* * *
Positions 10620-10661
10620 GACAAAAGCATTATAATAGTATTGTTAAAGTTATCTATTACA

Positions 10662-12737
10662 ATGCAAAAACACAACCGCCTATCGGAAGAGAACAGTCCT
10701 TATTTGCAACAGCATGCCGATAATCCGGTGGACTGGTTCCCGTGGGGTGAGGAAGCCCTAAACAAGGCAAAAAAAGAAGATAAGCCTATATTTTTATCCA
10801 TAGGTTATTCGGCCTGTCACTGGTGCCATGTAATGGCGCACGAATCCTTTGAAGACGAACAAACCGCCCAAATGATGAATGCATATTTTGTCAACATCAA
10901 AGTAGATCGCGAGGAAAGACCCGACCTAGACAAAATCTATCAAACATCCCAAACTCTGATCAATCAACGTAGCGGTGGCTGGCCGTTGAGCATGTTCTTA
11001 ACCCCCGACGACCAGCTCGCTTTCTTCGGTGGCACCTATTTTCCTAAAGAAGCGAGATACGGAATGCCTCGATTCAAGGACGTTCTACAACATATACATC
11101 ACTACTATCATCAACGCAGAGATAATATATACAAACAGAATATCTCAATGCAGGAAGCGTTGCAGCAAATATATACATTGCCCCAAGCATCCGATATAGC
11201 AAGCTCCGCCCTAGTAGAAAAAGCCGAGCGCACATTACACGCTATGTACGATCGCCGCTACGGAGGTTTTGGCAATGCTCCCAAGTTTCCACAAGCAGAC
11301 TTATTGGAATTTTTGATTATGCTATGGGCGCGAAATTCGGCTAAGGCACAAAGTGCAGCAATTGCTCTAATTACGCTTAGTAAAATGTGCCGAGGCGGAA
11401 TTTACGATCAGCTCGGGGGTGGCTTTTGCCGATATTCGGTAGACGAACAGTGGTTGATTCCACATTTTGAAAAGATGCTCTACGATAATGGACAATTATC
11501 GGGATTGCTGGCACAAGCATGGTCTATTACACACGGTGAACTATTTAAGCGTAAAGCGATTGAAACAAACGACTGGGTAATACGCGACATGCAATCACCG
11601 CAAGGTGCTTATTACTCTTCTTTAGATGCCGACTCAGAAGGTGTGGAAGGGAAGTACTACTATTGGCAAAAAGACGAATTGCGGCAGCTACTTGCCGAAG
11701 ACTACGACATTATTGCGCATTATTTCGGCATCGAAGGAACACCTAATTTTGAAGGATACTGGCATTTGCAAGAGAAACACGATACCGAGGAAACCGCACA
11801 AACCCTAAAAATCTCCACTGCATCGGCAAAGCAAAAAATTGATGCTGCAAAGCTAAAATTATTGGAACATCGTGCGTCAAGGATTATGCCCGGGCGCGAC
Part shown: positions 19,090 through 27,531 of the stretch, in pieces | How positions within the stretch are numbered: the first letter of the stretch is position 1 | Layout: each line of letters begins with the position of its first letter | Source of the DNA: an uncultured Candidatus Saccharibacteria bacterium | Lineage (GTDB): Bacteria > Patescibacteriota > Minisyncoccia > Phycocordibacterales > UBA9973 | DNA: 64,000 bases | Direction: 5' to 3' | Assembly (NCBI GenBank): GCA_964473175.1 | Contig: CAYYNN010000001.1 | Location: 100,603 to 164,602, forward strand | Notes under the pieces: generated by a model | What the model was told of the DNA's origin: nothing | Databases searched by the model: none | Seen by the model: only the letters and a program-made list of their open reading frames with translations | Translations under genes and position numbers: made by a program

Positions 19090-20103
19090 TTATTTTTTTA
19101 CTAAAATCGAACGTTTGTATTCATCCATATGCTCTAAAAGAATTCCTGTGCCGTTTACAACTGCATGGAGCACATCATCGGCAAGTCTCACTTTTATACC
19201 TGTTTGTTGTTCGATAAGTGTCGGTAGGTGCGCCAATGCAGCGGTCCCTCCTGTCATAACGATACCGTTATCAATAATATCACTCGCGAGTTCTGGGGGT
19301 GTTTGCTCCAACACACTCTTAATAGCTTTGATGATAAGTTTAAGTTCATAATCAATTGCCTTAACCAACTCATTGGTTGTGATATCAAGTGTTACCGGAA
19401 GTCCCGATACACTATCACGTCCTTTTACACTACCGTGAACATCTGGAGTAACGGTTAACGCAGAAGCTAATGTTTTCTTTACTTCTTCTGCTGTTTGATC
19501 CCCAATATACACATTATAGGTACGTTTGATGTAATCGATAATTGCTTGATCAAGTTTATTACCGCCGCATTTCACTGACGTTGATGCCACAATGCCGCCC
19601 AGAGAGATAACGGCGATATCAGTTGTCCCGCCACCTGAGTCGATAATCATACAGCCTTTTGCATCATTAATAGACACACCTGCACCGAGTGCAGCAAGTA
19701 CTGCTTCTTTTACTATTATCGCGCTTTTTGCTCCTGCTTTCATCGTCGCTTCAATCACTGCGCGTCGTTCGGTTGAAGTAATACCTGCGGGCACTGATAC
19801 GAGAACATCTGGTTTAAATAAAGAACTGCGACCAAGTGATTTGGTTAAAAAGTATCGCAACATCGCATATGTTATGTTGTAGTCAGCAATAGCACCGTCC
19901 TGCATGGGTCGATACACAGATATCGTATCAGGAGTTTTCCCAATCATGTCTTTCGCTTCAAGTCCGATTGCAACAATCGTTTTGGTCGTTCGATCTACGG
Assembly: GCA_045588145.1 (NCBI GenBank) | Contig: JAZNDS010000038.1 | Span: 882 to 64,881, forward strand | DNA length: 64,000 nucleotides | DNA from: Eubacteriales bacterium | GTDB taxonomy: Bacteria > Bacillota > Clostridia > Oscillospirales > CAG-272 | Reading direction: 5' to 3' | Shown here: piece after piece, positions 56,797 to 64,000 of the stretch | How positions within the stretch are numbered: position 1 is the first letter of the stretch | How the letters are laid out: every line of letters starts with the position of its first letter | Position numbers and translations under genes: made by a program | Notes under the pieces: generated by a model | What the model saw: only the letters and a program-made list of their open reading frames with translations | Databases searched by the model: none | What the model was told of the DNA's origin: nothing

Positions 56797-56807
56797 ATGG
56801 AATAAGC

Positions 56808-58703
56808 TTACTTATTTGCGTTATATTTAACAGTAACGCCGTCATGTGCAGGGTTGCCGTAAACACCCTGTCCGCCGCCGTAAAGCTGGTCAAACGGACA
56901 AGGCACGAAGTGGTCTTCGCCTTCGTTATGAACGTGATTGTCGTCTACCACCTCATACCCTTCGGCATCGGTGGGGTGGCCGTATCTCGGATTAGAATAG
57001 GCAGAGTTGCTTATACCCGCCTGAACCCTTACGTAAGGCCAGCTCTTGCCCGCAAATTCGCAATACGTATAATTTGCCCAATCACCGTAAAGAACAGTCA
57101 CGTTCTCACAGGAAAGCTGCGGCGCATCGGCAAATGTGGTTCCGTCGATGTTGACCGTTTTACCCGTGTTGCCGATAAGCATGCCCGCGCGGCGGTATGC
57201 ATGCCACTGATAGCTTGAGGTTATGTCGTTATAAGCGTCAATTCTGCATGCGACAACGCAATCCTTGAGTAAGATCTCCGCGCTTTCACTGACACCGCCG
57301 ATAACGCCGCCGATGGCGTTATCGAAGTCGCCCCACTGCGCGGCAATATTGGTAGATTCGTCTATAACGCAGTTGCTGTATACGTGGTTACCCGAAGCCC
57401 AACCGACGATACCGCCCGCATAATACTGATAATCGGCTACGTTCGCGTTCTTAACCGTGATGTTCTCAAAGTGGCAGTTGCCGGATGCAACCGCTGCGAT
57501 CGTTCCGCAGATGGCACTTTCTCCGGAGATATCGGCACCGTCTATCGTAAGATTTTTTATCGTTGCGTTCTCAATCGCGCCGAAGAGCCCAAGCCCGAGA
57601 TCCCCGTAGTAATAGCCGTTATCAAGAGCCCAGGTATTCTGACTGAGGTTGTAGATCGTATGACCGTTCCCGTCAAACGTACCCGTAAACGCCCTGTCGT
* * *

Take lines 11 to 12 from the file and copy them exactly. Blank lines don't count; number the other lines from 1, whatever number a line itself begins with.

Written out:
11301 TTATTGGAATTTTTGATTATGCTATGGGCGCGAAATTCGGCTAAGGCACAAAGTGCAGCAATTGCTCTAATTACGCTTAGTAAAATGTGCCGAGGCGGAA
11401 TTTACGATCAGCTCGGGGGTGGCTTTTGCCGATATTCGGTAGACGAACAGTGGTTGATTCCACATTTTGAAAAGATGCTCTACGATAATGGACAATTATC